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The Heracles of the Trachiniae may be considered in
two distinct aspects,—relatively to that conception of the hero which he represents, and relatively to the place which he holds in the action of the play.

In the first of these two aspects, the most significant point is the absence of any allusion to the hero's apotheosis. He is the son of Zeus; but the ‘rest from labour’ which Zeus promised him is, in this play, death, and death alone. Here, then, we have the Homeric conception of Heracles. And this is in perfect harmony with the general tone of the Trachiniae. The spirit in which the legend of Heracles is treated in this play is essentially the epic spirit.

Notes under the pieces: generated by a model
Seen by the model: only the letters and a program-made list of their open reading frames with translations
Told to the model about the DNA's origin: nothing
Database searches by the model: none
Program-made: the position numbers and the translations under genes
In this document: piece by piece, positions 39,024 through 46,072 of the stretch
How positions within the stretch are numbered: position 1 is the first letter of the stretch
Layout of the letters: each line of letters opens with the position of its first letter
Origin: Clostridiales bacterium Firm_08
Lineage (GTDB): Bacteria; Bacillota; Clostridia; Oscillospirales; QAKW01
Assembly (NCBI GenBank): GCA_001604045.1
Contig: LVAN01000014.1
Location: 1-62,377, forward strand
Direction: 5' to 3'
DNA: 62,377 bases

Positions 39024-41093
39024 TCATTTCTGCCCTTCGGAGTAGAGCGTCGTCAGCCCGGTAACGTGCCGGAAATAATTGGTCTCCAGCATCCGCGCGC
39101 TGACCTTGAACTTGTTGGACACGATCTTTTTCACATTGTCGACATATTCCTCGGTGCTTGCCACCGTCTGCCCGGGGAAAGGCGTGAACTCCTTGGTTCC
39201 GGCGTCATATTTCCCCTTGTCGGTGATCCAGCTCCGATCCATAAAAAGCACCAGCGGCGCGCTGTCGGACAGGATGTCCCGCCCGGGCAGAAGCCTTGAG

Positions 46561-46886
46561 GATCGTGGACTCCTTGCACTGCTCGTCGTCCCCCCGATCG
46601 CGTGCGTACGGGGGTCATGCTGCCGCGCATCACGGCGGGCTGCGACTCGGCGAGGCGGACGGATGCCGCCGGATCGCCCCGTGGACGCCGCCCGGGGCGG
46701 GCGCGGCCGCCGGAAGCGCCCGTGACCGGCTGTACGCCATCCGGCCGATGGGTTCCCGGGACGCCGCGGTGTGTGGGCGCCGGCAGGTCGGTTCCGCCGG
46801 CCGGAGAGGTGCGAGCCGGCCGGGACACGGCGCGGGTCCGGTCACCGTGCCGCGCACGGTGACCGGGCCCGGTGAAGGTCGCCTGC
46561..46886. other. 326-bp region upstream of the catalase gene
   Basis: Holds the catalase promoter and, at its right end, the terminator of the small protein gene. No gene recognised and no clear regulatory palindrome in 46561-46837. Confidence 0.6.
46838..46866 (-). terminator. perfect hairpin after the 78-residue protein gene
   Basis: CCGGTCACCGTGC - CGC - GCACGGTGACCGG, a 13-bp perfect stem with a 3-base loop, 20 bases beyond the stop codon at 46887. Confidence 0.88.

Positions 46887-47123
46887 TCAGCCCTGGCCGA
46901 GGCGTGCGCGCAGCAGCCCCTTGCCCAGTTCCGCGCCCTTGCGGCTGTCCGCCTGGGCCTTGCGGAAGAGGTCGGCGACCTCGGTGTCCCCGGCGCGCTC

But if the very soul of the old Dorian tradition—the idea of immortality crowning mortal toil—is wanting, at least some archaic and distinctive traits of the Dorian hero have been preserved. One of these has perhaps not been noticed; it illustrates the poet's tact. In the legends of south Thessaly, Heracles had come to be much associated with Apollo. Yet in the Trachiniae there is but one mention of Apollo,—where the Chorus briefly invokes him (v. 209). Throughout the play, Zeus is the god of Heracles, the ruler of his destiny, the sole recipient of his offerings. Nor is Delphi ever named; Heracles receives oracles either directly from Zeus, or from the interpreters of Zeus at Dodona. This is thoroughly true to the spirit of the myth; and it is probable that the Dorian conception of Heracles was, in fact, older than the Dorian cult of Apollo1. The archaic conception of the hero's mission is also preserved in its leading features; he is the purger of land and sea, the common benefactor of Hellenes, who goes uncomplainingly whithersoever his fate leads him. Conscious of his origin, he fears no foe, and is stronger than everything except his own passions. He has a Dorian scorn for lengthy or subtle speech (1121). It is bitter to him that sheer pain should force him to cry aloud: and he charges Hyllus that no lament shall be made by those who stand around his pyre. All this is in the strain of the old legend. One small touch recalls, for a moment, the Heracles of the satyr-plays (v. 268, “ἡνίκ᾽ ἦν ᾠνωμένος”). On the other hand, the Omphalè incident, one of their favourite topics, is touched with delicate skill: Sophocles alludes only to the tasks done for her by the hero, as a punishment imposed by Zeus; there is no hint of sensuous debasement; and it is seen that the thrall was stung by his disgrace, even though that feeling was not the mainspring of his war upon Oechalia.